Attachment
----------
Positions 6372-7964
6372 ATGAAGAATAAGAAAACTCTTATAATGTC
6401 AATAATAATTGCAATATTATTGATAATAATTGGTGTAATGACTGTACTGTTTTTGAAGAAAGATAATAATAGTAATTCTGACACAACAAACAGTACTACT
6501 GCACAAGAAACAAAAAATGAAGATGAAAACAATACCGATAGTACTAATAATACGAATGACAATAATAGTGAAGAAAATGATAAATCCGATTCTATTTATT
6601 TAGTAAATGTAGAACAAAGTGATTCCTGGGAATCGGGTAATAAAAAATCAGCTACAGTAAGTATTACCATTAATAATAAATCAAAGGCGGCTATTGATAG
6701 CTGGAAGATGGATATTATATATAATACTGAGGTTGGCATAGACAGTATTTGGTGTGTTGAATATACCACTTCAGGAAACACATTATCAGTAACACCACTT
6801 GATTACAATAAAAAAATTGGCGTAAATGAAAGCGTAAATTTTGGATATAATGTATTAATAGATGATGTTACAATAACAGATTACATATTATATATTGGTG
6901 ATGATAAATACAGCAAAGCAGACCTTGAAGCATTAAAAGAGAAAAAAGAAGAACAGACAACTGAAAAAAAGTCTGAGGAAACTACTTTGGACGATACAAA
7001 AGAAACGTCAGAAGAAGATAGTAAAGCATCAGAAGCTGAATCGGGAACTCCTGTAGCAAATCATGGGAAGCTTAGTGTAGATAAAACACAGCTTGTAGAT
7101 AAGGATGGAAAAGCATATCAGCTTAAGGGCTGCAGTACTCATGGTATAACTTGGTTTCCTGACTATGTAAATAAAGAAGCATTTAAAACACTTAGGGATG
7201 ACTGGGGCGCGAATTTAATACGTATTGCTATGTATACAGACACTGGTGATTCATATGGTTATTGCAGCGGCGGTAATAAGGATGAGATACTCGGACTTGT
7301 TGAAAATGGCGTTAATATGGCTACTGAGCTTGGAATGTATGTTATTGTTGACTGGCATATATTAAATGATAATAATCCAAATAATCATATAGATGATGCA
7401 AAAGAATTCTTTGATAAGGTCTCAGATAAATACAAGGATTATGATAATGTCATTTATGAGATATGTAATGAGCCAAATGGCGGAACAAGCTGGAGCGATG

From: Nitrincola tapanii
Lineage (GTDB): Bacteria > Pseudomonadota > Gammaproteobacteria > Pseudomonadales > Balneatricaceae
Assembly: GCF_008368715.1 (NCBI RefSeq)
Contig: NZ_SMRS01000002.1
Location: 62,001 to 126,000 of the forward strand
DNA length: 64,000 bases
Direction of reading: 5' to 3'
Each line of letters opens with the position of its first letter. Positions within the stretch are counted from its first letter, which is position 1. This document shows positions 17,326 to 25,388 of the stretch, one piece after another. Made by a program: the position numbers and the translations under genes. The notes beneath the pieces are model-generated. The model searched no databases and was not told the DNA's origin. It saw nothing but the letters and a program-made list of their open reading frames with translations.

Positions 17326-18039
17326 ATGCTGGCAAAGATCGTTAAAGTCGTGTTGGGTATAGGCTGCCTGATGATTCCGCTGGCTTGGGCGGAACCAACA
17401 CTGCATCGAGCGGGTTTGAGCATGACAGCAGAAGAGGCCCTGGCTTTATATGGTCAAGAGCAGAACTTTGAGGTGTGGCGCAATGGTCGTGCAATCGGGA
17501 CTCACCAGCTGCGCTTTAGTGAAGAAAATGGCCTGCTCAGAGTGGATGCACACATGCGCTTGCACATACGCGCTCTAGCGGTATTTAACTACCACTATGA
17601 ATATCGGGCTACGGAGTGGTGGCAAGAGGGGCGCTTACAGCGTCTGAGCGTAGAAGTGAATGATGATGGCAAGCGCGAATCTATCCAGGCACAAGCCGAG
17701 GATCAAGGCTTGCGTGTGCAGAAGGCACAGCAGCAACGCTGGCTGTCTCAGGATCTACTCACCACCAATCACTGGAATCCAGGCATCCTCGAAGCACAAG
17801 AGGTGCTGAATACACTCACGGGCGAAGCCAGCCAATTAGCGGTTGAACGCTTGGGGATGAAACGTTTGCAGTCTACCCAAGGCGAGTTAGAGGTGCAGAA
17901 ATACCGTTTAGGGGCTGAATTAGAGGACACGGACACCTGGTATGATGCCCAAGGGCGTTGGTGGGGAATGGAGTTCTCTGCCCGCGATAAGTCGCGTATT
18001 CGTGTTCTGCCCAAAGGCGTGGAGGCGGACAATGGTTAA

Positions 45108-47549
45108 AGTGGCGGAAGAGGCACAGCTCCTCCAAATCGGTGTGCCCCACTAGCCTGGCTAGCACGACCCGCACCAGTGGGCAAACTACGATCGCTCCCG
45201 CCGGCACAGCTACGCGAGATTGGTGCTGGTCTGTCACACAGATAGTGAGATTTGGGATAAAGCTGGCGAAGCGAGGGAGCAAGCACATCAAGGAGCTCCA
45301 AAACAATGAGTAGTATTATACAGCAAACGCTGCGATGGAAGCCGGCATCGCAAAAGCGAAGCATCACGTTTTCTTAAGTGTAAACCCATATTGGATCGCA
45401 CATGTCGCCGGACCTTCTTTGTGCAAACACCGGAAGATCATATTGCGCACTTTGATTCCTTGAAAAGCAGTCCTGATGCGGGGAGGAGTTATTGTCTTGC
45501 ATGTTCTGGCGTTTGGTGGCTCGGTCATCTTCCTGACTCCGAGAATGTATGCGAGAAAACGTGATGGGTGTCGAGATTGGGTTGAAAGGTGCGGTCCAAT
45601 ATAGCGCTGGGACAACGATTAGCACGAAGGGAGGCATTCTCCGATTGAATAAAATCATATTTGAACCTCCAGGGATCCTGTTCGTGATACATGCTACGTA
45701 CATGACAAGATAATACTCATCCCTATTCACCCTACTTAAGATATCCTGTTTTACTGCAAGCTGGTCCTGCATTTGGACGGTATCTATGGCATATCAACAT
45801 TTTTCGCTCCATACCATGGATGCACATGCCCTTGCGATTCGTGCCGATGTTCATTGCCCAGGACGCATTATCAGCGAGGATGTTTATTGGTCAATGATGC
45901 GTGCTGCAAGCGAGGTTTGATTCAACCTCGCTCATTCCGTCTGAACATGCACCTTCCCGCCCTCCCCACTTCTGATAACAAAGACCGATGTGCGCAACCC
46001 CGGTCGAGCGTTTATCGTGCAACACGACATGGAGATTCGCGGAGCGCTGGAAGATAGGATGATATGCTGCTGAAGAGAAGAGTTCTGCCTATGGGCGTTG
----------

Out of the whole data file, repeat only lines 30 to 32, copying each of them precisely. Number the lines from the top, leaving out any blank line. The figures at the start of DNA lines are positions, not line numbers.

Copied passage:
18001 CGTGTTCTGCCCAAAGGCGTGGAGGCGGACAATGGTTAA

Positions 45108-47549
45108 AGTGGCGGAAGAGGCACAGCTCCTCCAAATCGGTGTGCCCCACTAGCCTGGCTAGCACGACCCGCACCAGTGGGCAAACTACGATCGCTCCCG